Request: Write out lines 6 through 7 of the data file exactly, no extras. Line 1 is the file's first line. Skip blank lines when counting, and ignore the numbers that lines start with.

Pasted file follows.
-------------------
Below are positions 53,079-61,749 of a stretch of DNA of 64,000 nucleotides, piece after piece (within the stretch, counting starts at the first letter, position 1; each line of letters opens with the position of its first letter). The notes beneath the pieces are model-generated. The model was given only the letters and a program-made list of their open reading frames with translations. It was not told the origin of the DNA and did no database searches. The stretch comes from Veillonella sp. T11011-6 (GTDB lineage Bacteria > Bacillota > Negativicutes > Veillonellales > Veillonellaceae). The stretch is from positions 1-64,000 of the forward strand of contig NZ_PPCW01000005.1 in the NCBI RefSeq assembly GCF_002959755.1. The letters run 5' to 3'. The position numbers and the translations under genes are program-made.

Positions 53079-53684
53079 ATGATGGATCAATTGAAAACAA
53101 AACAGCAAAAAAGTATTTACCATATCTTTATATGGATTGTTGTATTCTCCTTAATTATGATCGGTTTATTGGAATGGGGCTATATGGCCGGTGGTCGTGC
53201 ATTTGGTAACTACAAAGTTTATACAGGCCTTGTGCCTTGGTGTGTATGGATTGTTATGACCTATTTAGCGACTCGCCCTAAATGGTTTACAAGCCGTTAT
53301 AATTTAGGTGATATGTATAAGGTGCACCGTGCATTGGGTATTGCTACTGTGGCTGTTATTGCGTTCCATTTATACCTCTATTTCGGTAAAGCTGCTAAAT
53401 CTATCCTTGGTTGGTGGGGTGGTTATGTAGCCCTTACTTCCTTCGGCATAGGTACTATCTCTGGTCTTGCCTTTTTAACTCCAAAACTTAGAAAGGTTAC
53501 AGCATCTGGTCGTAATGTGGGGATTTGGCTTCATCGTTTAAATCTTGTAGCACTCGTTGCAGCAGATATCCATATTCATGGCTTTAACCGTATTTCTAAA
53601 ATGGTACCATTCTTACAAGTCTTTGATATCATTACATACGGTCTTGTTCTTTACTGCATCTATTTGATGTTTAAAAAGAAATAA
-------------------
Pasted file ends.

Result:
53301 AATTTAGGTGATATGTATAAGGTGCACCGTGCATTGGGTATTGCTACTGTGGCTGTTATTGCGTTCCATTTATACCTCTATTTCGGTAAAGCTGCTAAAT
53401 CTATCCTTGGTTGGTGGGGTGGTTATGTAGCCCTTACTTCCTTCGGCATAGGTACTATCTCTGGTCTTGCCTTTTTAACTCCAAAACTTAGAAAGGTTAC